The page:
Shelter Island Reporter Editorial: Racing for lives

BEVERLEA WALZ PHOTO | Louise O’Regan Clark, the fastest power walker and cancer survivor at the 2014 5K. Diagnosed in November 2013, Ms. O’Regan Clark has been the fastest walker in the 5K for nine years.

BEVERLEA WALZ PHOTO | Louise O’Regan Clark, the fastest power walker and cancer survivor at the 2014 5K. Diagnosed in November 2013, Ms. O’Regan Clark has been the fastest walker in the 5K for nine years.

Who will win Shelter Island’s 16th annual 5K Run/Walk this coming Saturday?

Here’s something that’s more than a hunch — a guarantee that the clear winners will be nonprofit organizations battling breast cancer.

The Island’s 5K is many things: An exciting sporting event that is always competitive, continuing the long and honored tradition of running on the Island; a day-long festival celebrating the Island’s beauty, never more striking than on autumn weekends; and a day for families to gather with others to cheer the racers home.

But the true meaning of the event was best summed up by Race Director Mary Ellen Adipietro, the tireless and inspiring leader of Island road racing, who has said that “what this race is about is taking care of people with cancer and honoring their cancer caregivers. They are our heroes.”

Last year more than $25,000 was raised for several organizations on the front line to reduce breast cancer through awareness and early screening. This year all proceeds will go to the North Fork Breast Health Coalition and the Coalition for Women’s Cancers at Southampton Hospital. There will also be a raffle to benefit Lucia’s Angels, a group that provides aid to women and their families who have late-stage women’s cancers in our area.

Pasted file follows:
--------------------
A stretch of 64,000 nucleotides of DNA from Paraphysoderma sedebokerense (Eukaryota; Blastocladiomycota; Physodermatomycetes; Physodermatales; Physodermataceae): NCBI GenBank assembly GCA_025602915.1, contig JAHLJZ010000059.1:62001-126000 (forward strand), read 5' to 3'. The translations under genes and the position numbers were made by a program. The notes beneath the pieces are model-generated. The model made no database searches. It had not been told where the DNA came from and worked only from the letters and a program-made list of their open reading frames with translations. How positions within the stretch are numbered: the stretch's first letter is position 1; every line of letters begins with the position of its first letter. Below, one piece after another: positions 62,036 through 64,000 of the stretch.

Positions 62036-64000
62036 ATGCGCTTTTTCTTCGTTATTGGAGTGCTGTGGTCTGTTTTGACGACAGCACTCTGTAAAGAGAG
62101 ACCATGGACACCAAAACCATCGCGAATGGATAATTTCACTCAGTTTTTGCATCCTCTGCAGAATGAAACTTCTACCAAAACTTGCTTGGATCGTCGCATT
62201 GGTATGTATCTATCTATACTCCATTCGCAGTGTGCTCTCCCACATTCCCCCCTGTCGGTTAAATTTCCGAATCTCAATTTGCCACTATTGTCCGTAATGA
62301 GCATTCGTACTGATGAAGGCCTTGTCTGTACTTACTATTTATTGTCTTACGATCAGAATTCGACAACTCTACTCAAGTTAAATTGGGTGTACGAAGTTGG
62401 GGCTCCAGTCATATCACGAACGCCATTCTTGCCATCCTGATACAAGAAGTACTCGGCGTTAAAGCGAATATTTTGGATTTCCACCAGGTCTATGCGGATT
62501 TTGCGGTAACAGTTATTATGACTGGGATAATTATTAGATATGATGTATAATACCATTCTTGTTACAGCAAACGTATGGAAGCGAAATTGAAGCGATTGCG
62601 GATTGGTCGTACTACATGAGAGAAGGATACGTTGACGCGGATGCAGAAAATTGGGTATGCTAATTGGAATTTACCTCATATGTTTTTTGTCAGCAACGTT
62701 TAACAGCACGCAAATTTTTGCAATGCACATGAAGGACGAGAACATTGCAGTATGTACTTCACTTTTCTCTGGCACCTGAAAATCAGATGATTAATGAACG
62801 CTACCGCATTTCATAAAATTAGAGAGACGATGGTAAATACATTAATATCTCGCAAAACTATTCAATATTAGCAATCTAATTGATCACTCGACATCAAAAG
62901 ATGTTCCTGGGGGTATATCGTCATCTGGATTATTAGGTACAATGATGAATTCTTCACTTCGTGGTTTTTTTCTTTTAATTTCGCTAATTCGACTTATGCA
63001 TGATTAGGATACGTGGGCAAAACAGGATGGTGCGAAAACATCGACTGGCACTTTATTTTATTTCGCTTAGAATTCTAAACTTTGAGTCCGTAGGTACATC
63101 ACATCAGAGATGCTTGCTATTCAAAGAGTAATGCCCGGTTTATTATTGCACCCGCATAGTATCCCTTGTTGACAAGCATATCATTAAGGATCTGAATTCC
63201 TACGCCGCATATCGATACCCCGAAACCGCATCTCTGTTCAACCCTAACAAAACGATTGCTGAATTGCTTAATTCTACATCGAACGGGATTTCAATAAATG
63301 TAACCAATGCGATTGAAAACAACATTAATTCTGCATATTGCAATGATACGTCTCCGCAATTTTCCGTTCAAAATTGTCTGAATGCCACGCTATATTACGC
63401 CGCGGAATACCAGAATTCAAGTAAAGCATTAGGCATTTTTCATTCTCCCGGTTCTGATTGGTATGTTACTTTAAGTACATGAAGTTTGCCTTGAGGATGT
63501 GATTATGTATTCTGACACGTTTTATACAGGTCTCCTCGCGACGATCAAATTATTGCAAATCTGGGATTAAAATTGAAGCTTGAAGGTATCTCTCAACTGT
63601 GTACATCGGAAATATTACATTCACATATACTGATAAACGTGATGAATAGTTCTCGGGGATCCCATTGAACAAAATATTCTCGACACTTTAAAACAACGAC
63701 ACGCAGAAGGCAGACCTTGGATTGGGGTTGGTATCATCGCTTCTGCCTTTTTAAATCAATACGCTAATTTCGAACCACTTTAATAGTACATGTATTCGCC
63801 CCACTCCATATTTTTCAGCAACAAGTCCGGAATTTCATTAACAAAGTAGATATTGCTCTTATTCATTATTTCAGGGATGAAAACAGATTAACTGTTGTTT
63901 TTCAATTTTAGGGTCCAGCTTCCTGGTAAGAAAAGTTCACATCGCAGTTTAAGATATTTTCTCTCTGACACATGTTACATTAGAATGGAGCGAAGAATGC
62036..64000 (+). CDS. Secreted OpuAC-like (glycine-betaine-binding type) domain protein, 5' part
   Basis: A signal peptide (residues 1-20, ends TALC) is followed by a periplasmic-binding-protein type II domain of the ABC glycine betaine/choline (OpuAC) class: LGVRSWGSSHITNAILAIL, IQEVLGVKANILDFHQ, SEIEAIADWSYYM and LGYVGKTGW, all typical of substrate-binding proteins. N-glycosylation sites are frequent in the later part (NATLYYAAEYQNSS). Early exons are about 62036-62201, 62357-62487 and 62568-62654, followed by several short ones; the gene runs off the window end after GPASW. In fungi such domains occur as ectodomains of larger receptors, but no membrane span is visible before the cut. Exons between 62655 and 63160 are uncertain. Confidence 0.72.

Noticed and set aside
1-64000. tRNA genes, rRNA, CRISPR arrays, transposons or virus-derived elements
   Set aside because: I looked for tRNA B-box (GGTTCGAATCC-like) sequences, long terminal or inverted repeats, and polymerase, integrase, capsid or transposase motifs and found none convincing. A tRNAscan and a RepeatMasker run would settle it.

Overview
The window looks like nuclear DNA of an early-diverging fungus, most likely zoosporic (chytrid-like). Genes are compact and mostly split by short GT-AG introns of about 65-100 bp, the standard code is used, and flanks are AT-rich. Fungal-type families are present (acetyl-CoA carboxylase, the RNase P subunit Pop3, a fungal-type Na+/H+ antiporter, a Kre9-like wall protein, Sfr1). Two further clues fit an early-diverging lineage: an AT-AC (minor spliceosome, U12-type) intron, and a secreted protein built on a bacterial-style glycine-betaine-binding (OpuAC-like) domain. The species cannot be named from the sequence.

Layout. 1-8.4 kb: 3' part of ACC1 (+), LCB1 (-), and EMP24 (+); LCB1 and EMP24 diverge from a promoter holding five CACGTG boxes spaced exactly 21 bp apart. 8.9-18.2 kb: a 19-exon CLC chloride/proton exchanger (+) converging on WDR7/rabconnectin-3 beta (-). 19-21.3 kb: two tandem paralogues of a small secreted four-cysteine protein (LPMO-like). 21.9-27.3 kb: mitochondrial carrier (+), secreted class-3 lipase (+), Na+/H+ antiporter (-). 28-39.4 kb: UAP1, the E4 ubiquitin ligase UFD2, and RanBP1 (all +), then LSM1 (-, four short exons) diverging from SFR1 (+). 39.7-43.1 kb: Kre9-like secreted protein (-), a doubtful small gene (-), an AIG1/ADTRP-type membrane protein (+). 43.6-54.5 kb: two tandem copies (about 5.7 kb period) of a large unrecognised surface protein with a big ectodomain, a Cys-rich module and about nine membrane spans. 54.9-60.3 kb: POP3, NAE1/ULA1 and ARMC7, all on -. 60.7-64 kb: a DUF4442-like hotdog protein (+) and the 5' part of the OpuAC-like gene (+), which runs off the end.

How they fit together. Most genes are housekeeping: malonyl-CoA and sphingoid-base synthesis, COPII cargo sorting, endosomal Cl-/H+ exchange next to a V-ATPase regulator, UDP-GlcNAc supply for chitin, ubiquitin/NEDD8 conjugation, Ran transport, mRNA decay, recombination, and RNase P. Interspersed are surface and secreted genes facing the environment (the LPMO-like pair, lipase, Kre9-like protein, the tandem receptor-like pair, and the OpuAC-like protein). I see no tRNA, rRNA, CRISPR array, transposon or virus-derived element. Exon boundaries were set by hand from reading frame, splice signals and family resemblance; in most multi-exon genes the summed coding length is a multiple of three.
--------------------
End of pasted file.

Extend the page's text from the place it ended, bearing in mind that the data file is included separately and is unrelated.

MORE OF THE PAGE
The funds are essential; a recent report shows the incidence of breast cancer worldwide increasing more than 20 percent since 2008.

The volunteers who work to make the 5K happen, as well bringing us awareness of the disease, deserve our support. We especially commend Towny Montant, an indefatigable advocate for advanced breast cancer screening for all women, who has undoubtedly saved lives through his efforts.

Come out to Crescent Beach Saturday, cheer the runners and contribute to the charities involved. Be part of a caring community.

A worthwhile safeguard
The budget hearings at Town Hall have been, in almost every instance, productive, with Town Board members working together with department heads to present a frugal but fair budget.

There’s been a refreshing lack of partisan wrangling as the board hammers out a budget that residents can approve. But one ill-considered decision is not to fund a request by Police Chief Jim Read to equip three police cruisers with in-car video cameras for $31,000.

“Video will come,” said Councilman Paul Shepherd, who was in favor of the idea. Indeed, and it’s an idea whose time has come for Shelter Island. Chief Read has made the request for cameras in the cars for a while now, knowing it protects his officers as well as the public. But there are many who look at our crime rate and see no need to spend money to record the stops the police make.

To say a controversial incident involving the police with no electronic record can’t happen here — and be reported far beyond our shores — is shortsighted at best. At worst it’s potentially dangerous for the reputation of our police force and Shelter Island.

Comments

comments